Dry climatic evidence in central Himalaya around 40 ka from lacustrine sediments of Kathmandu Basin, Nepal
The study area of the research work lies in the Kathmandu Basin. In the northern part of the Kathmandu Basin, delta formed topographic surfaces are exposed. One of the prominent and widely distributed sediments below the surface belongs to the 34 to 50 ka sediments. The sediments are composed of alternating layers of mud, massive to parallel and large-scale cross stratified sands and occasional gravel layers. These sediments can be subdivided into cross– stratified sand beds of delta front facies, black sandy silt of pro-delta facies and parallel or trough cross-stratified gravelly sand of fluvial channel facies. Thickness of the sediment reaches around 40 m. Within the 40 m thick stratigraphy, two widely traceable marker beds in the northern part of the Kathmandu Basin are composed of very thick silt beds and diatomite layer appeared at around 1325 and 1345 m altitudes. The five meters thick marker bed of mud with around one meter thick diatomite layer at an altitude of 1325 m is rich in operculum, gastropods, bivalve and plant fossils. The marker mud with diatomite layer represents the deposit of decantation process in lacustrine environment. Highly enriched C and O isotopes bearing opercula and mollusk shells particularly in the thick diatomaceous beds correspond to around 40 ka carbon-14 age. The ?13C and ?18O isotopic values of operculum vary, respectively, from -4 to 8 ‰ and -2 to 8 ‰ in PDB. The intra-shell ?13C and ?18O values of a gastropod sampled in the diatomaceous layer range from 5 to 8 ‰ and 4 to 8 ‰ in PDB, respectively. In contrast ?13C and ?18O values of modern gastropod shells sampled from artificial pond, paddy field and natural pond in the Kathmandu Valley range, respectively, from -12 to 2 ‰ and -8 to 2 ‰. The rain water samples collected during 2001 to 2002 near the Tribhuvan International airport in Kathmandu show the ?18O values from -16 to 7 ‰ in SMOW. The highly enriched isotopic signatures of around 40 ka sediments in the Kathmandu Basin can be explained by the dry climatic regime in the central Himalaya.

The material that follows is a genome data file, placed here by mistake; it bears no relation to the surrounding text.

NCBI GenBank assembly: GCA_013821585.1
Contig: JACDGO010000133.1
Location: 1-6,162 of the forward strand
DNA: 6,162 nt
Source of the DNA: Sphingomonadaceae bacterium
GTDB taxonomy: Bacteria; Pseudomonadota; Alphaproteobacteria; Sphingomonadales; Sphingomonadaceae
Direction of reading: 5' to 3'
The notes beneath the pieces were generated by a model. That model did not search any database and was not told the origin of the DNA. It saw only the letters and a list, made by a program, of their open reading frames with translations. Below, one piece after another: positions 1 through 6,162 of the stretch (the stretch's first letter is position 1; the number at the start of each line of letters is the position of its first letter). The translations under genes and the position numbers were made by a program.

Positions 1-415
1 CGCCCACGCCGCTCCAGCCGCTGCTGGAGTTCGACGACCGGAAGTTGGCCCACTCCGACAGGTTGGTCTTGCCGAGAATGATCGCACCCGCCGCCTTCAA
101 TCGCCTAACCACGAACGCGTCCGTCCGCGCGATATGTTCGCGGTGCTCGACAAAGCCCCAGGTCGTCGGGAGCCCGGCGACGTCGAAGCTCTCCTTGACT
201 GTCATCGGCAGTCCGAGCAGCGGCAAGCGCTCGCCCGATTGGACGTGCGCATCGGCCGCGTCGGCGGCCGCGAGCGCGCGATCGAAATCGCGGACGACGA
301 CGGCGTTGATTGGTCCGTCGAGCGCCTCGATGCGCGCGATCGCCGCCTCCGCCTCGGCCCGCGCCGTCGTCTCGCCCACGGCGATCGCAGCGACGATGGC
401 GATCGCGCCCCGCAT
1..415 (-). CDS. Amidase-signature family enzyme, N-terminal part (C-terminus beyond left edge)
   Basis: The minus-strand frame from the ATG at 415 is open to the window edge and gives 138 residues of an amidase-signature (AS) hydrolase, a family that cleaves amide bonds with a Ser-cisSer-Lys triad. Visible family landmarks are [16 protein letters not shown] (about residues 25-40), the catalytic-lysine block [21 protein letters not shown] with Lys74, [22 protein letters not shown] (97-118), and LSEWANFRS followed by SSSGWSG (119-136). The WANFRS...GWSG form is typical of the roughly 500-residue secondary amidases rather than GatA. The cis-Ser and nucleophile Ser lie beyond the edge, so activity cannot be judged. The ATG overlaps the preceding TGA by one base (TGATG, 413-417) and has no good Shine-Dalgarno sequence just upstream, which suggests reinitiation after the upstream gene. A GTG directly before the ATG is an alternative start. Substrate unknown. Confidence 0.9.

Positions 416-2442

Journal of Nepal Geological Society, 2007, Vol. 36 (Sp. Issue)p.4
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